I could use a bit more exercise, I know, but in terms of what I eat, I don’t think I’m eating nearly as much as you imagine I do. And that’s not to say I never have a packet of crisps or a chocolate, but I can probably count those instances on my ten fingers over the course of a year. Honestly.

The thing that really pisses me off about the fat-shaming I see is the arrogance that accompanies it. And when I read the ‘jokes’ that people have made online, where fat-shaming seems to be rife, I confess I wish obesity on the joke makers. Obesity that won’t shift, no matter what they try. Obesity that wobbles and bulges and pushes out of their clothes no matter how cleverly they shop for something flattering to wear. Obesity that sees them injecting themselves with mystery formulations in an attempt to try the latest ‘magic bullet’ when everything else fails. Obesity that sees them subsisting on air and water – and that’s on the day they’re allowed to cheat. Obesity that makes them want to stay at home and not go out and socialise, for fear that people will talk about them after they’ve left: “Gosh, she’s put on so much weight!”

Wishing that on someone is not one of my finer moments, I admit, but there you have it.

And believe me when I say that I’ve tried enough diets (and been writing about health for long enough) to know that they are all, without exception, a complete scam. I put on weight on Weigh-Less and Weight Watchers. I’ve been on diets where you had to weigh a tomato, for crying out loud – one of the healthiest foods on the planet! I’ve been told not to mix my proteins; I’ve drunk shakes and supplements and injected myself and food combined and been weighed and measured and prodded and poked until I couldn’t stand it anymore. And you can Paleo me and LCHF me until you’re blue in the face – they are all fads, and they are unsustainable in the long run, and you are doing your metabolism a great disservice.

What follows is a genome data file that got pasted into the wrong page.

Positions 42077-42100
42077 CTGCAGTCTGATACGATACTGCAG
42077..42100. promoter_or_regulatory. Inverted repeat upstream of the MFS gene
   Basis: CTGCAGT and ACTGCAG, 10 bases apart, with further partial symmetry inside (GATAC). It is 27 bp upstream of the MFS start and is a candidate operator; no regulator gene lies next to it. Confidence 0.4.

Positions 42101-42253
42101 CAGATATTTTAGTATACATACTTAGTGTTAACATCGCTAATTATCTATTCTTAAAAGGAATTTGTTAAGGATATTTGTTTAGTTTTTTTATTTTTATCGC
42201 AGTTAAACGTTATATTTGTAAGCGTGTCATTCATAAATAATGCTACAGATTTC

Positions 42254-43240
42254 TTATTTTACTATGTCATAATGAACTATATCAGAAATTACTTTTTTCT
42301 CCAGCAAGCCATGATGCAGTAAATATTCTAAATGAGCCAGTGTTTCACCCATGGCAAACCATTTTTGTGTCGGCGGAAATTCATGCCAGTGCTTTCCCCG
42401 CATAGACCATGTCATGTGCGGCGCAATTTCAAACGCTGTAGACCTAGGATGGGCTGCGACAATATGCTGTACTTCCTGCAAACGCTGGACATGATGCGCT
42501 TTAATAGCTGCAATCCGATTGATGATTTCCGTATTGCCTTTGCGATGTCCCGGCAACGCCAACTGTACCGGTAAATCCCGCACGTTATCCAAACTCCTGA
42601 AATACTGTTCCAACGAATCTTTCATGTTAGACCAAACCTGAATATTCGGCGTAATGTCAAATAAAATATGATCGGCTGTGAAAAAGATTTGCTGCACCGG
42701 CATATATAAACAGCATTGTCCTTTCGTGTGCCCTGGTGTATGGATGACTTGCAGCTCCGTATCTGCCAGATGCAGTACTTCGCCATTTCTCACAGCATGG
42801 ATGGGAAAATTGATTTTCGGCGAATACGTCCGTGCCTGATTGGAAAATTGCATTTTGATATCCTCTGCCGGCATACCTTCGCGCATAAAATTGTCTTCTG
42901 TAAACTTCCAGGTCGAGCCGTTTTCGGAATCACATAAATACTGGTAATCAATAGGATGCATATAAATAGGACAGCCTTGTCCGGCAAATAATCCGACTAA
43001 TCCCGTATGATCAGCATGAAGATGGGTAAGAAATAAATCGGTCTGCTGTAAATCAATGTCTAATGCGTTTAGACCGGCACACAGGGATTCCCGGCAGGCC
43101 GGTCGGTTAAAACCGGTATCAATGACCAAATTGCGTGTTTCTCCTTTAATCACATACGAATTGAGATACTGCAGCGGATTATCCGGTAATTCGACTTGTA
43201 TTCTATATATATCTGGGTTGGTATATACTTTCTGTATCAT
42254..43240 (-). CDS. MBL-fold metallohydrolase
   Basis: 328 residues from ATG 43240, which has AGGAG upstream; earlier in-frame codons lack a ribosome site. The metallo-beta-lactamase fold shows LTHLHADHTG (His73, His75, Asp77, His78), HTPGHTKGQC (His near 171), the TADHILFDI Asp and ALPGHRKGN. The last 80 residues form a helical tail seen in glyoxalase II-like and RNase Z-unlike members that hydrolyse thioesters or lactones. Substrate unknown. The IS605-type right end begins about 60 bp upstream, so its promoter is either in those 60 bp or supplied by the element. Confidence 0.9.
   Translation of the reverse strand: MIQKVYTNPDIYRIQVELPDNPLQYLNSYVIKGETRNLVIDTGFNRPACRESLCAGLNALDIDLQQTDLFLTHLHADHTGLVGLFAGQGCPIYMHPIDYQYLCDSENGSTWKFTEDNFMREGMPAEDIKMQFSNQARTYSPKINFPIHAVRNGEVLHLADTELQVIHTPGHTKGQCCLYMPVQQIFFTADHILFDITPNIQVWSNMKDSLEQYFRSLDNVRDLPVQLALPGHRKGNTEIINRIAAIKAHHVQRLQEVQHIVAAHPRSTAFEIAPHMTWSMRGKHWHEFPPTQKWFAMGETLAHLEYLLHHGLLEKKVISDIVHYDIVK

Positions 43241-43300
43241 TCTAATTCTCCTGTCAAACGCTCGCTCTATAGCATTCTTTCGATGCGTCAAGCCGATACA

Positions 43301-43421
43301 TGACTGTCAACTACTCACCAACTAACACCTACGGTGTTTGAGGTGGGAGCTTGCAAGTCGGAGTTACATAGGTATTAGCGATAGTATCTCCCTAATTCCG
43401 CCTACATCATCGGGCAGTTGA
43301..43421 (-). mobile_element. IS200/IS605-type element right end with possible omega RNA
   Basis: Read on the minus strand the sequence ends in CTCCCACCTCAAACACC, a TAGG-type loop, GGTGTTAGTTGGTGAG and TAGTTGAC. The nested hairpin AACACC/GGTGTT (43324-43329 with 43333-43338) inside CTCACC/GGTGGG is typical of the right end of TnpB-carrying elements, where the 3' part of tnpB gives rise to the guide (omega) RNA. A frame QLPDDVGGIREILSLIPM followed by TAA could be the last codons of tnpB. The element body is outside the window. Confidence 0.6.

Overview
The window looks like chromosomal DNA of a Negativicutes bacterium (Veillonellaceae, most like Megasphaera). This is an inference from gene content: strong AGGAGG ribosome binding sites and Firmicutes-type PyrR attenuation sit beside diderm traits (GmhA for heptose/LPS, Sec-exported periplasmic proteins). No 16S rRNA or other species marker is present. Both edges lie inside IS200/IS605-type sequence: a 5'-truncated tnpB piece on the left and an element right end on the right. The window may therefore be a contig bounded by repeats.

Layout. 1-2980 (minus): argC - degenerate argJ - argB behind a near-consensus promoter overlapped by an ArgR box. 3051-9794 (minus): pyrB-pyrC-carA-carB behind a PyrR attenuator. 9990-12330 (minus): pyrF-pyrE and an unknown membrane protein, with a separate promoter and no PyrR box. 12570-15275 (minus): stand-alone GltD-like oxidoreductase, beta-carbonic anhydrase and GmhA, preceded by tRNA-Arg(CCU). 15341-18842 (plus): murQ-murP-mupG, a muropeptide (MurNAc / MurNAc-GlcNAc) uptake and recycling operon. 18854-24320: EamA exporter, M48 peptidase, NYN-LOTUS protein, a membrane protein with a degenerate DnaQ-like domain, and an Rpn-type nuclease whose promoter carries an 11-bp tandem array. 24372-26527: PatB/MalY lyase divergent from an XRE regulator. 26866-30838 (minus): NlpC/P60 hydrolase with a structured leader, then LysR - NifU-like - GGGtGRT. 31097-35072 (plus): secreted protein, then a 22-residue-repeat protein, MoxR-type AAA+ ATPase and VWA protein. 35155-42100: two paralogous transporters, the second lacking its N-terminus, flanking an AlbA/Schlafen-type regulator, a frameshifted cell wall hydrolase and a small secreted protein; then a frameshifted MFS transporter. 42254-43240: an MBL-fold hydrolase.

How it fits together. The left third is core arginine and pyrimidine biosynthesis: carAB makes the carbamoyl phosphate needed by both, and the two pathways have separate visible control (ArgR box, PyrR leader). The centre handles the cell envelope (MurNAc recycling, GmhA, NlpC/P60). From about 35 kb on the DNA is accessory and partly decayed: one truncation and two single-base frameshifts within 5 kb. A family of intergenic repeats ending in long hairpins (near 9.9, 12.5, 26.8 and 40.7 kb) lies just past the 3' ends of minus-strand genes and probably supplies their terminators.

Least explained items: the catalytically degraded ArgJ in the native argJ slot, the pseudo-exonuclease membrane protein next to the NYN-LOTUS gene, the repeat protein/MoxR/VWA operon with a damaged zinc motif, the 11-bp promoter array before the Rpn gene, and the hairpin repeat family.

So here’s what’s working for me, finally, after all these years. For the most part, I’ve stopped dieting; stopped using up so much of my creative energy thinking about every morsel that passes my lips. Every now and then I have a mild panic – and force a lowest-calories-possible-salad down my throat when all I want is a toasted cheese and tomato sandwich. And then I watch the backlash as my body rebels against my brain and I eat three times the calories I’d have ingested if I’d just had the sandwich to begin with. And it’s a two-steps-forward, one-step-back kind of process, but I eat whatever the hell I want to eat.

No more obsessing about every bite and its fat, sugar and/or calorie content. No more beating myself up over the spoonful of cheesecake I had or the bacon and egg when I ‘should’ have had the muesli and yoghurt for breakfast. Some days I eat more, some days I eat less. And slowly, incrementally, the weight is coming off.

With any luck, that trend will continue. With any luck, some day in the future, I won’t be fat anymore. Or perhaps I will. But I refuse to diet anymore.

Until then, I have a simple request. Please just leave my fat friends and me alone. We’ll be over here, kickstarting Boeings and looking for new clothes at rent-a-tent until you can learn some manners.

The magic sentence: a conversation

September 11, 2013 § 7 Comments